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Guns, migrants, mercenaries: Qaddafi's loss is the Sahel's gain

Aside from Qaddafi and his family, up to one million migrants from Niger, Mali, and Burkina Faso may leave war-torn Libya, and arms from Qaddafi's arsenal are already showing up in conflict zones as far away as Somalia.

By Drew HinshawCorrespondent / September 15, 2011

Butchers burn cow legs to sell in Niamey, Niger, Wednesday. A son of Muammar Qaddafi and three of his generals were trying to gain political asylum Wednesday in this poor, landlocked nation at Libya's feet, after a more than 1,000-mile drive across the vast desert that separates the two countries for what could be their only shot at refuge.

Sunday Alamba/AP

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Dakar, Senegal

Leaders from the Saharan nation of Niger, yesterday requested international aid to curb the flow of migrants, militants, and guns across their desert border with Libya.

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Turmoil in post-Qaddafi Libya, say Nigerien officials, residents, and analysts, could augur an explosion in violence and unemployment across Libya's sub-Saharan flank. The neighborhood is occupied by some of Africa's least peaceful, most impoverished countries.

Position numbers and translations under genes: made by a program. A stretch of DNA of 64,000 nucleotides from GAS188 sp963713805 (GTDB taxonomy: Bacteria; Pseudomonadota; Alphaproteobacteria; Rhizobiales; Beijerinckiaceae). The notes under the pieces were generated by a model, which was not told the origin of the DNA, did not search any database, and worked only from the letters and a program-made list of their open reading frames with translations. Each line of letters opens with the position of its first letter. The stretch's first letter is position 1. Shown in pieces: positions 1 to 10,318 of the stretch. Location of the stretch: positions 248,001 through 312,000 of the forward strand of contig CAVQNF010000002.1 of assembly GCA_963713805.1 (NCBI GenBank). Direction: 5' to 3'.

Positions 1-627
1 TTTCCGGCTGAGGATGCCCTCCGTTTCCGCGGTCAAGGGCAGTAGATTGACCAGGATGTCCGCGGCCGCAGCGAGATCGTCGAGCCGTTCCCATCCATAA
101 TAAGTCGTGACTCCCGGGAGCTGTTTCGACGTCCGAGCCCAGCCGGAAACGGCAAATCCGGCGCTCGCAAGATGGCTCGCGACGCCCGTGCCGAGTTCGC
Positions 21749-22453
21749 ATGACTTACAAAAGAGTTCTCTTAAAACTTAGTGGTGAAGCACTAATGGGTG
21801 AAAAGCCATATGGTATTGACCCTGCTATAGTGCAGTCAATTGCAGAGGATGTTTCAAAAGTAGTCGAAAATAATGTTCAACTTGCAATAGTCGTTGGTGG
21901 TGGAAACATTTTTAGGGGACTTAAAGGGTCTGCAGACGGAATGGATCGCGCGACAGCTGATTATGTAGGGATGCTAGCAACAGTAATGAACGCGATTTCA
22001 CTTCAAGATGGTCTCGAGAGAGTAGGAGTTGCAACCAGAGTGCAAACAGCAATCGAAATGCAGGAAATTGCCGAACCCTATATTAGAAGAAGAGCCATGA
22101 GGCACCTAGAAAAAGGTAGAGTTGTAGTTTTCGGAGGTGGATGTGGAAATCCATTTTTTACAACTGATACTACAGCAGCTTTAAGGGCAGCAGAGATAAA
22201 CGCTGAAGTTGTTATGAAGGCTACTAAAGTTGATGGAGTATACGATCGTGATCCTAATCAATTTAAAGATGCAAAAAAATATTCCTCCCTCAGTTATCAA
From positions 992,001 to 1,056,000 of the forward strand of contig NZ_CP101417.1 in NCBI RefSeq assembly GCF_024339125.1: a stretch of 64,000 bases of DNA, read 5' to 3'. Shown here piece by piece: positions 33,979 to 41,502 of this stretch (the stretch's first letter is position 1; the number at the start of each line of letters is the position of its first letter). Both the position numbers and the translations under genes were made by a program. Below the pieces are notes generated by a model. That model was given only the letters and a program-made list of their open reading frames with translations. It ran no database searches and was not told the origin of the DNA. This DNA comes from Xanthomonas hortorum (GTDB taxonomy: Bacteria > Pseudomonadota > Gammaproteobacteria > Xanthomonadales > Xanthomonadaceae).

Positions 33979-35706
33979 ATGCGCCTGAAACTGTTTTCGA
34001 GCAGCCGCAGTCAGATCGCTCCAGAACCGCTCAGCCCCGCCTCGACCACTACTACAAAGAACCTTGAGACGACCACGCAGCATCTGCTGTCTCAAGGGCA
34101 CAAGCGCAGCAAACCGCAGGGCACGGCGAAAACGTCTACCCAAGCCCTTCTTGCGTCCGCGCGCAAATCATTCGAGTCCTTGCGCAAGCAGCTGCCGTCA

Africa's Sahel, a drought belt that stretches from Senegal to Somalia, “has long had a wild west quality to it,” writes former US Ambassador to Ethiopia David Shinn in an e-mail to the Monitor.

It is the stage on which semi-nomadic Tuareg combatants have fought sporadically for independence over decades; failing that, many have linked up with Al Qaeda in the Islamic Maghreb (AQIM), a terrorist sect that kidnaps foreigners. The Mali-based Al Qaeda, reports claim, begun collaborating as recently as last month with Boko Haram, the Nigerian pro-Sharia law rebellion that took credit for an August 26 bombing on a United Nations headquarters.

Further east, the militia Al Shabab has seized large swaths of the Somalia's south. In Ethiopia, rebels and state troops continue gun battles in Ethiopia's gas-rich Ogaden region. On Sunday in Darfur, the site of Sudan's mass killings, the separatist region's top rebel leader returned from nearly two years in exile, in Libya.

“The region can't get more unstable than it already is,” says London's School of Oriental and African Studies Professor Jeremy Keenan, who performs hostage negotiation for conflicts in the region.

And yet, it might, he and other analysts agree.

A southward wave of people – and weapons

Aside from sparking a “mass movement of one million people plus” – sub-Saharan Africans who sought migrant work in oil-rich Libya – the end of the country's conflict could send a southward wave of thousands of dejected Libyan fighters, including Nigerien Tuaregs, and sub-Saharan mercenaries hired by Libya’s ex-leader Muammar Qaddafi, says J. Peter Pham, Director of the Ansari Africa Center at the Atlantic Council.

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